In June 2018, I and another student architect were working as social architects in conjunction with a well known UK based NGO. We were redesigning female WASH facilities through the active involvement of Rohingya women and girls residing in camps in Bangladesh.
Specifically we were scoping appropriate community based solutions using knowledge in feminist architecture, a critical understanding of the culture dynamics and diversity of experiences and preferences within the female population. Through the amalgamation of women and girls’ input and back ground knowledge we hope to create more successful female WASH facilities. This is a pilot study to be deployed in other Bangladesh camps, and also internationally.
Rohingya Camp Blog Summary
End of field discussion and proposed improvements
Current latrines located on a hillside. Here you can see the Bottlegourd plant thriving around latrine facilities. Here we realised that people didnt have any stigma around edible plants growing around the latrines.
Meeting the women and girls and having an active discussion with them with drawing and modeling to help establish and clarify what we were all discussing.
Walking in the lower region of the camp, this area is subject to flooding – hence raised footpaths.
A quick sketch up model to show how we proposed to deal with the underused flood plane area of the camp.
More developed modular units emphasising light/ventilation/water harvesting.
Entry into the camp was on foot due to the severe rains. Furthermore this road has been made by the Bangledeshi government for the Rohingya’s and hasn’t yet been completed.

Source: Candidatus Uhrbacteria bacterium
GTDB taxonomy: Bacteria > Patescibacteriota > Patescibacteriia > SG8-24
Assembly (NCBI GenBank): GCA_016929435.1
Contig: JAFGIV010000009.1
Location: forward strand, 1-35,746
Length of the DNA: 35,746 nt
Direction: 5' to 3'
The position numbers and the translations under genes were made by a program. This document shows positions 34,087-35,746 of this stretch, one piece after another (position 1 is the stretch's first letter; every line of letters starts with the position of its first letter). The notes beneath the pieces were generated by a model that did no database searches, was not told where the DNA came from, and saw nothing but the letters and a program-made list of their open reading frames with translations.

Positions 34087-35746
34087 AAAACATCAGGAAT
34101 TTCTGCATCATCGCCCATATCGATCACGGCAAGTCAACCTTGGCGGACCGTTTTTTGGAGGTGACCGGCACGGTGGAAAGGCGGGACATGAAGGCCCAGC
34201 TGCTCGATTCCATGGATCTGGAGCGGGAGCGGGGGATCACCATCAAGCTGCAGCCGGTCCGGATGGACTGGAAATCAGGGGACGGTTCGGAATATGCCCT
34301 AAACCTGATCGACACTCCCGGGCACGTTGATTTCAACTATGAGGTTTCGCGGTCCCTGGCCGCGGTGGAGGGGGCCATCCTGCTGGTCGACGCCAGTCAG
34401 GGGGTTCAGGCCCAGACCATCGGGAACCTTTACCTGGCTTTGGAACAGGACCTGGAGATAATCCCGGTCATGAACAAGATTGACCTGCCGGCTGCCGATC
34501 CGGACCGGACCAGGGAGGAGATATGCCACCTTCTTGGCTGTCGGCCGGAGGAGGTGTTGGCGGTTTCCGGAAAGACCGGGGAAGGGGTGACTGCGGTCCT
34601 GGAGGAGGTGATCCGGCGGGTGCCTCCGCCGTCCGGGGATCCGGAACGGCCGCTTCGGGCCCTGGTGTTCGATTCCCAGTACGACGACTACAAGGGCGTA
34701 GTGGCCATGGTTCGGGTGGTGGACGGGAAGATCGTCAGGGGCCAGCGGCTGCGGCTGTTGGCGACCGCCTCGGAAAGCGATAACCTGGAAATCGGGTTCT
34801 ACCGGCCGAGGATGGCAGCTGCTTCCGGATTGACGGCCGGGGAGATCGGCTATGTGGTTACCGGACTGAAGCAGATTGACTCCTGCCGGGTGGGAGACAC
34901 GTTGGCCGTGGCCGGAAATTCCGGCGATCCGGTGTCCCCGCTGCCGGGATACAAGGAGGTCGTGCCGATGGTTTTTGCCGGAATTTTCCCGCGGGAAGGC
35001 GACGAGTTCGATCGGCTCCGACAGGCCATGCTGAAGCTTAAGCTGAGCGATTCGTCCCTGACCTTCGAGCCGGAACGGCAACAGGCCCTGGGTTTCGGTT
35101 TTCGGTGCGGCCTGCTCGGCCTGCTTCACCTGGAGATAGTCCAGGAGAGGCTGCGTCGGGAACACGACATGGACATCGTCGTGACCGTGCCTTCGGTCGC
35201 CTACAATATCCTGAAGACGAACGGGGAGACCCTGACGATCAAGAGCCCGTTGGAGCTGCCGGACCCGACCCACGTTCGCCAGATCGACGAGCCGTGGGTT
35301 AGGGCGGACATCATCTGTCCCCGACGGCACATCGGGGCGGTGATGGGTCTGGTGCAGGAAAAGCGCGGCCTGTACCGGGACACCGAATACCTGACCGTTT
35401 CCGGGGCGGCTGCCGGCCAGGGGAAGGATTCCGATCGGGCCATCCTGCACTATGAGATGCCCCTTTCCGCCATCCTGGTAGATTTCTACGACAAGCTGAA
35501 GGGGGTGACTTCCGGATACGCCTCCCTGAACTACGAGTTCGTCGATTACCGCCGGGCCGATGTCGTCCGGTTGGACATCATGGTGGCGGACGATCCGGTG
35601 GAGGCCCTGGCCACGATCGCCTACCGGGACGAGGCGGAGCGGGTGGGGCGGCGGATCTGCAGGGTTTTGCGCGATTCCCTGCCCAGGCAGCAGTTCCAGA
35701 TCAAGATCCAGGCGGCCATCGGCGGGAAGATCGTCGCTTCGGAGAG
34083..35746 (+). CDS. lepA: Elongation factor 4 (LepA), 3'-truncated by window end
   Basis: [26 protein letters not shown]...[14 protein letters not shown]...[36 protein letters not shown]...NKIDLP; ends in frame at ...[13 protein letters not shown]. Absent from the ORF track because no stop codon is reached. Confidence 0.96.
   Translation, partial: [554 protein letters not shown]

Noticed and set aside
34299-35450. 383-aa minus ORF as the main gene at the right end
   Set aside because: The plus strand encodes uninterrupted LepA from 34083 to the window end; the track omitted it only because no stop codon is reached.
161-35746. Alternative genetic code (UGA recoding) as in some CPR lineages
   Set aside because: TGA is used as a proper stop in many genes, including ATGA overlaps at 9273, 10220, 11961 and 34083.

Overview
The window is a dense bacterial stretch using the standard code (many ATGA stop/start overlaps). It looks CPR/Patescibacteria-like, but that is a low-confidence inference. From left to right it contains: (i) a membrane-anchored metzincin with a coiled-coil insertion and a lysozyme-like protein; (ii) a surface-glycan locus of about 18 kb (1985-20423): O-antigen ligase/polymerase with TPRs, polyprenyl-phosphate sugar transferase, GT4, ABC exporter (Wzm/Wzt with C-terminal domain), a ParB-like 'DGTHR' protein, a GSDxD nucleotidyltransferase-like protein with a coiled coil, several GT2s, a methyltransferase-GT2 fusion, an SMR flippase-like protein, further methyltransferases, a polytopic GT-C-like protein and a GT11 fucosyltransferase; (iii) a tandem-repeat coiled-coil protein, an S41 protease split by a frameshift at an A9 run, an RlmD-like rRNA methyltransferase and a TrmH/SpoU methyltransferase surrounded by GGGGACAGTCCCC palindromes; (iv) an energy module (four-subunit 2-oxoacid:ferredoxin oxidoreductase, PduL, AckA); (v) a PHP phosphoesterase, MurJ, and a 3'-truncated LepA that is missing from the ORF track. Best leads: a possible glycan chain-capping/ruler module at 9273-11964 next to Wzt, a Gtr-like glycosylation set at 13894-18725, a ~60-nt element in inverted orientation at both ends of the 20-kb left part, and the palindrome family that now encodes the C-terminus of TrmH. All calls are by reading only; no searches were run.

Methods of segregating male and female with limited space.
In bathing facilities we established that women wouldn’t mind drying their sanitary products in an all female drying/washing space shared by 10 other familes they knew. So we decided it would be appropriate to suggest a high self where each women has their allocated shelf they can store their sanitary product. Therefore each women would only ever see their own sanitary towel. The shelf is high up in order to create contact with the sun which has natural sterilising properties (the heat kills off bacteria)
We identified a key issue for the women was the lack of segregation with male and female wash facilities and latrines. This was an inital concept sketch to emphasise this idea.
A mother and baby outside their home
Quick sketch to emphasise the need for a seat in the bathing facilities for pregnant/elderly women. We saw scope for this being specially designed to ensure the shape provided optimum comfort for function.
This diagram emphasises the idea of urine and faeces segregation to reduce the need for desludging and utilise urine for plant growth.
Following our visit our findings were presented by the oxfam team in Co’s Bazaar, Bangledesh.